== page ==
Diode

What is a Diode?

A diode is an electronic component that has two terminals and conducts the current in one direction. An ideal diode will have zero resistance in forward biasing and infinite resistance in reverse biasing.

The most common type of diode is a p-n junction. In this type of diode p-type semiconductor material (the majority of charge carriers are holes) and n-type semiconductor material (the majority of charge carriers are electrons) are combined by different types of fabrication techniques and form a p-n junction diode. such a p-n junction is produced by any of the following fabrication techniques:

  1. Epitaxial Grown or Planner Diffused Junction

  2. Fused or Alloy Junction

  3. Diffused Junction

  4. Recrystallized Junction

  5. Point Contact Junction

  6. Surface Barrier Junction


** These fabrication techniques have been discussed in another post

Working Principle of Diode:

A diode’s working principle depends on the doping of n-type and p-type semiconductors. An n-type semiconductor has a large number of free electrons and very few numbers of holes. In other words, we can say that the concentration of free electrons is high and that of holes is very low. Free electrons in the n-type semiconductor are known as majority charge carriers, and holes in the n-type semiconductor are known as minority charge carriers.

Similarly, A p-type semiconductor has a high concentration of holes and a low concentration of free electrons. Holes in the p-type semiconductor are majority charge carriers, and free electrons in the p-type semiconductor are minority charge carriers.

As the p-n junction is created by the fabrication technique, the diffusion process starts at the junction. The majority carrier electron in n-type semiconductor flow toward the p-type semiconductor and the majority carrier holes in p-type semiconductor flow towards the n-type semiconductor and these charge carriers diffused at the junction and form a layer which is called the depletion layer. The potential across the depletion layer is called the potential barrier and this potential creates an internal electric field that opposes the flow of charge carriers. When this internal electric field is sufficiently high then the flow of charge carriers stop. This is called the working of zero biasing diode or unbiased diode.

Biasing of Diode:

When a diode is connected to the external potential energy like a battery, this is known as the biasing of a diode. The connection of external potential energy can be followed by two methods:

1. Forward Biased Diode:

When a p-type semiconductor is connected to the positive terminal(or positive potential) of the battery and the n-type semiconductor is connected to the negative type (negative potential) of the battery then this connection is known as forward biasing.

2. Reverse Biased Diode:

When a p-type semiconductor is connected to the negative terminal (or negative potential) of the battery and the n-type semiconductor is connected to the positive type (positive potential) of the battery then this connection is known as Reverse biasing.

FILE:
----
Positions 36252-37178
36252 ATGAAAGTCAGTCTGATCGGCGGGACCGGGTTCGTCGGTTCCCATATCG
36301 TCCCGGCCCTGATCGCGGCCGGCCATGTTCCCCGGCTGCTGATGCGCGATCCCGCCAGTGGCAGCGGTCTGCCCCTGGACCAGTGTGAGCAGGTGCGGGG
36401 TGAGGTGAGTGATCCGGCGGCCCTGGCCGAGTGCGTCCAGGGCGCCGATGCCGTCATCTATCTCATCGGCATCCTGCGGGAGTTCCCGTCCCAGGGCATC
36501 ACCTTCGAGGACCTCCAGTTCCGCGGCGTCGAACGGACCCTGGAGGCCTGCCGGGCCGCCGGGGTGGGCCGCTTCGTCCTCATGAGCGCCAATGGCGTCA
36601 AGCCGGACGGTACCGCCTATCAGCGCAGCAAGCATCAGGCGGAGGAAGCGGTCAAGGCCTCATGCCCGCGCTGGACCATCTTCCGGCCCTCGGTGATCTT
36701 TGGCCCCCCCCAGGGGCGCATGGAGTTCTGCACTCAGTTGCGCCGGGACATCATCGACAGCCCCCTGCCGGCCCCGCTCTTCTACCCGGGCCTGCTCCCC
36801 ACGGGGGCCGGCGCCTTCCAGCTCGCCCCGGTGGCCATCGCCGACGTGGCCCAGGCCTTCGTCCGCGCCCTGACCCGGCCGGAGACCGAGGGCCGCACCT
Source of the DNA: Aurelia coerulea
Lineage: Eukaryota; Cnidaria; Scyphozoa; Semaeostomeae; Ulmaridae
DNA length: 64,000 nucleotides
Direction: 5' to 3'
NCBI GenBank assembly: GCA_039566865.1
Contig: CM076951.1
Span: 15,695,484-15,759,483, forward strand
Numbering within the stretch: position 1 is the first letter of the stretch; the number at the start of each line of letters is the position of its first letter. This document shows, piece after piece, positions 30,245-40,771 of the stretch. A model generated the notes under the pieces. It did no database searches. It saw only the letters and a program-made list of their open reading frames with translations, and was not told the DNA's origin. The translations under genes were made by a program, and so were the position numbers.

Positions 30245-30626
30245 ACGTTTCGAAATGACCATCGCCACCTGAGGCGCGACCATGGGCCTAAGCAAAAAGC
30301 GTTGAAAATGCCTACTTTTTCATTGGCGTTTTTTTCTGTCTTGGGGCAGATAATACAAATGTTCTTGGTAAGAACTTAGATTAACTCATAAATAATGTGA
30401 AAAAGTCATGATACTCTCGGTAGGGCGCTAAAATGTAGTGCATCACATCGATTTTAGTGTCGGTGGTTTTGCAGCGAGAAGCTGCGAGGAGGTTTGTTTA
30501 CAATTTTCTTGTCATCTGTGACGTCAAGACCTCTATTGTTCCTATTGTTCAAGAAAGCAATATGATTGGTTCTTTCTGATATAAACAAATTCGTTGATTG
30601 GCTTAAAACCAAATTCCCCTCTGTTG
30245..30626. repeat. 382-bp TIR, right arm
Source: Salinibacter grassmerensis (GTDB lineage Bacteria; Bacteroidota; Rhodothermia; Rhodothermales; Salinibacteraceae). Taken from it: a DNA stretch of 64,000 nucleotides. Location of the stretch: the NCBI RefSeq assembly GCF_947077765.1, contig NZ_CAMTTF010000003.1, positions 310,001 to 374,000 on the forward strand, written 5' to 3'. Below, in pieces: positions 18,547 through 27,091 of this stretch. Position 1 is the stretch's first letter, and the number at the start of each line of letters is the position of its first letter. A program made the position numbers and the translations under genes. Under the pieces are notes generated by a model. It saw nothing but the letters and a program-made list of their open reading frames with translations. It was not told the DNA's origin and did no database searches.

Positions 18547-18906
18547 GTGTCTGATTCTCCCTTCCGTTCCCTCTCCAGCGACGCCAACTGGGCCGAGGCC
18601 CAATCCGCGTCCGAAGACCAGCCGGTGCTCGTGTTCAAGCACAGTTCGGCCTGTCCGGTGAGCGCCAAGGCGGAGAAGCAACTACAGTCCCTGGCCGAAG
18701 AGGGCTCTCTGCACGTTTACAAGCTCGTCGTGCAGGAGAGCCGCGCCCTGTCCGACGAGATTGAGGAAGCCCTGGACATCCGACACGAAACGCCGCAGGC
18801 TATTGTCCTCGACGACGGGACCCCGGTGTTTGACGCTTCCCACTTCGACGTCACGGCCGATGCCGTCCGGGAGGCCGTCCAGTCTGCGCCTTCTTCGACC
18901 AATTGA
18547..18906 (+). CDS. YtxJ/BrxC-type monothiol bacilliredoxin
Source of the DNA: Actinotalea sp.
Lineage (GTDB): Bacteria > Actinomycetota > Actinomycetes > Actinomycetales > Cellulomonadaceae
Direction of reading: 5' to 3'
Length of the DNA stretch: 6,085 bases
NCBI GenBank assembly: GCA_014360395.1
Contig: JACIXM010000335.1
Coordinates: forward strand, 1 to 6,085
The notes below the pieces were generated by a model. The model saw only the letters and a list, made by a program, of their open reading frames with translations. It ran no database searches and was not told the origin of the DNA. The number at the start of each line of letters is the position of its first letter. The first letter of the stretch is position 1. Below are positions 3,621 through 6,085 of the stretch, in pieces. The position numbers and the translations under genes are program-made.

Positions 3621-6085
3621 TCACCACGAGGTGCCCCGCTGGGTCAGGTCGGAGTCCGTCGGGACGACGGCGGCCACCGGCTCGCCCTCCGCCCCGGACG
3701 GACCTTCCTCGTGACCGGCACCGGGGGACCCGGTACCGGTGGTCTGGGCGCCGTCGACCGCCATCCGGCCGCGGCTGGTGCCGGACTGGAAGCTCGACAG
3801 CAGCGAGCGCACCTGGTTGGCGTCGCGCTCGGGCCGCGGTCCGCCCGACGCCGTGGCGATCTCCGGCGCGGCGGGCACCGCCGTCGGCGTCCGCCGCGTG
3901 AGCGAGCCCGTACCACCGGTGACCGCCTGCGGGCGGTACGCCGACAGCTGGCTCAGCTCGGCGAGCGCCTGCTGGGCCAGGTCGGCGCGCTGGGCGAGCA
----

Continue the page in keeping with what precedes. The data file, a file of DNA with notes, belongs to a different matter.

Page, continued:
Ideal Diode Equation:

$I_{D}=I_{S}(e^{\frac{qV_{D}}{\eta kT}}-1)$

Where
$I_{D}$ = Diode current
$I_{S}$ = Temperature dependent Saturated Currentq = Charge of an Electrons
$k$ = Boltzmann's Constant which has value $1.381×10^{-23}$
$V_{D}$ = Voltage across the Diode in voltĪ· = An Identity Factor

V-I Characteristic of Diode:

1. Forward Bias:

When a p-type semiconductor is connected to the positive potential and the n-type semiconductor is connected to negative potential so an external electric field is applied across the p-n junction diode. This external electric field, which is applied by a battery, is in the opposite direction of an internal electric field of the diode so the depletion layer decreases as the external electric field increases. Thus current flows from p-type semiconductor to n-type semiconductor. It is due to a reduction in the internal electric field. When the external field is sufficiently high then a very large amount of current is start to flow very rapidly.

2. Reverse Bias:

In reverse biasing, the external electric field (applied electric field) is in the direction of an internal electric field of the diode due to this space region created at the junction and there is no flow of any charge carrier. As the external electric field increases then potential energy also increases so that some of the minority carriers across the junction and very a small amount of the current flows. As the potential energy increases, the kinetic energy of these minority charge carriers increases, and when the potential energy is sufficiently high then the kinetic energy of minority charge the carrier becomes very high and these high energy minority charge carriers cross the junction and collide with a covalent bond. And these minority carrier transfers their energy to covalent bond which causes the rupture of covalent bonds and this causes a very rapid increase in current. This phenomenon is known as Avalanche breakdown.

Applications of Diode:There are the following common applications of the diode:

  1. Rectifier

  2. Clipper Circuits

  3. Clamping Circuits

  4. Reverse Current Protection Circuits

  5. In Logic Gates

  6. Voltage Multipliers

  7. Radio Demodulation

  8. Ionizing Radiation Detectors


A diode has much more applications apart from their common application

Types of Diode:The types of diode include:

  1. Zener diode

  2. P-N junction diode

  3. Tunnel diode

  4. Varactor diode

  5. Schottky diode

  6. Photodiode

  7. PIN diode

  8. Laser diode

  9. Avalanche diode

  10. Light-emitting diode

  11. Thermal Diode

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